A new analysis from the US finds that up to millions of dollars could be saved annually on cancer immunotherapy treatments across the country’s Veterans Health Administration (VHA) by reconsidering how those drugs are delivered.
It’s a concept that could be applied to all cancer centres in the US. Immune checkpoint inhibitors were initially tested and approved at weight-based dosages but then moved to one-size-fits-all flat doses, in part to reduce drug waste. But researchers from the University of Michigan Rogel Cancer Center found that if vials intended for a single patient’s use are shared across patients, then physicians could deliver customised doses while also reducing waste and costs.
“Administering drugs in flat one-size-fits-all dosages is predictable and allows for single-use vials with less drug material being discarded. This gives the appearance of less waste to the payer. But it conceals the fact that excess drug amounts may be administered to the patient, relative to what they need, which ultimately may be increasing usage and drug spending,” said senior study author Garth W. Strohbehn, MD, assistant professor of haematology/oncology at Michigan Medicine and an early career research scientist with the VA Ann Arbor Center for Clinical Management Research.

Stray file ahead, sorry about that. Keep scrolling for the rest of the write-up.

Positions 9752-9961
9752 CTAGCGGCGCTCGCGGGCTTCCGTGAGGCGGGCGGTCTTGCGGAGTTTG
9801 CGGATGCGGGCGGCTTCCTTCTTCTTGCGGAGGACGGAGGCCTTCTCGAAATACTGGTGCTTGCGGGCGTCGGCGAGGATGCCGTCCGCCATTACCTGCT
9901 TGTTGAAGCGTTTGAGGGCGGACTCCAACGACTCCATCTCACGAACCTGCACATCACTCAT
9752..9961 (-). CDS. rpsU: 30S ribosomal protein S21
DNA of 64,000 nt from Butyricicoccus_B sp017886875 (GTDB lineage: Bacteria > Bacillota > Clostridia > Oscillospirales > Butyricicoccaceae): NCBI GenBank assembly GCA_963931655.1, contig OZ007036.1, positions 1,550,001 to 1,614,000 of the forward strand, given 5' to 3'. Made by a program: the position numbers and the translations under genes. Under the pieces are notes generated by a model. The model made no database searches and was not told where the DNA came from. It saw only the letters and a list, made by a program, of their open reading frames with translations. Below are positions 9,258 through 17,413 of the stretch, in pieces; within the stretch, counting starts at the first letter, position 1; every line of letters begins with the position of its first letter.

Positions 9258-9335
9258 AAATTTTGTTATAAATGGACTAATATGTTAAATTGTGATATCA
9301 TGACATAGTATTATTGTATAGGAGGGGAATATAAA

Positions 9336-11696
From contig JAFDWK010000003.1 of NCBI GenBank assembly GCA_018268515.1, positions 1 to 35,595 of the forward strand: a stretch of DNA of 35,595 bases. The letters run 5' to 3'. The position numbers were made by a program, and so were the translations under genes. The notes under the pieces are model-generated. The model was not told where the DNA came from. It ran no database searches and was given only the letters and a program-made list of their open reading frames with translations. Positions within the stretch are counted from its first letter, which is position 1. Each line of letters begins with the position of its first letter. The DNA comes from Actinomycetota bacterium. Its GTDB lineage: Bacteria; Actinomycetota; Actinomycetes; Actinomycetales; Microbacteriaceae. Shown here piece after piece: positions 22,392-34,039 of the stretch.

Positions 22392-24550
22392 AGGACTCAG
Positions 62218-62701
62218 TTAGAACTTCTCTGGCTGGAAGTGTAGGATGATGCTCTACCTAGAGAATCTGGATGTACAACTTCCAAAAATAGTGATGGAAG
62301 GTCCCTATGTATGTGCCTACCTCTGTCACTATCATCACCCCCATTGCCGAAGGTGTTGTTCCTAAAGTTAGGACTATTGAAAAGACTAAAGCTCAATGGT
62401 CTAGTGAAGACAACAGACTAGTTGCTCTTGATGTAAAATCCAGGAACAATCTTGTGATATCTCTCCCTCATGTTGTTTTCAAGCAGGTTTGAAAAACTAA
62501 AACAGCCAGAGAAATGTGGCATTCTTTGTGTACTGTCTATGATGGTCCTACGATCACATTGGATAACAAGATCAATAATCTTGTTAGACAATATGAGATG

To model the concept, researchers focused on data from the Veterans Health Administration, identifying records of patients who received at least one dose of any type of immune checkpoint inhibitor from a Veterans Affairs medical centre in 2021 to create a simulation of how the drugs could be better stewarded. This included using weight-based doses and combining single-use vials across multiple patients rather than discarding any extra among.
The VHA spends hundreds of millions of dollars per year on immune checkpoint inhibitors. The researchers found that combining weight-based dosing and single-use vial sharing within each VA hospital’s pharmacy would reduce immune checkpoint spending by 14%. The study is published in Health Affairs.
“Evidence suggests that flat and weight-based dosing are equally effective in treating cancer. In an era of ever-rising drug prices and ageing populations, adopting stewardship measures could markedly improve the cost-effectiveness of cancer care in our country,” said lead study author Alex Bryant, MD, a radiation oncology resident at Michigan Medicine.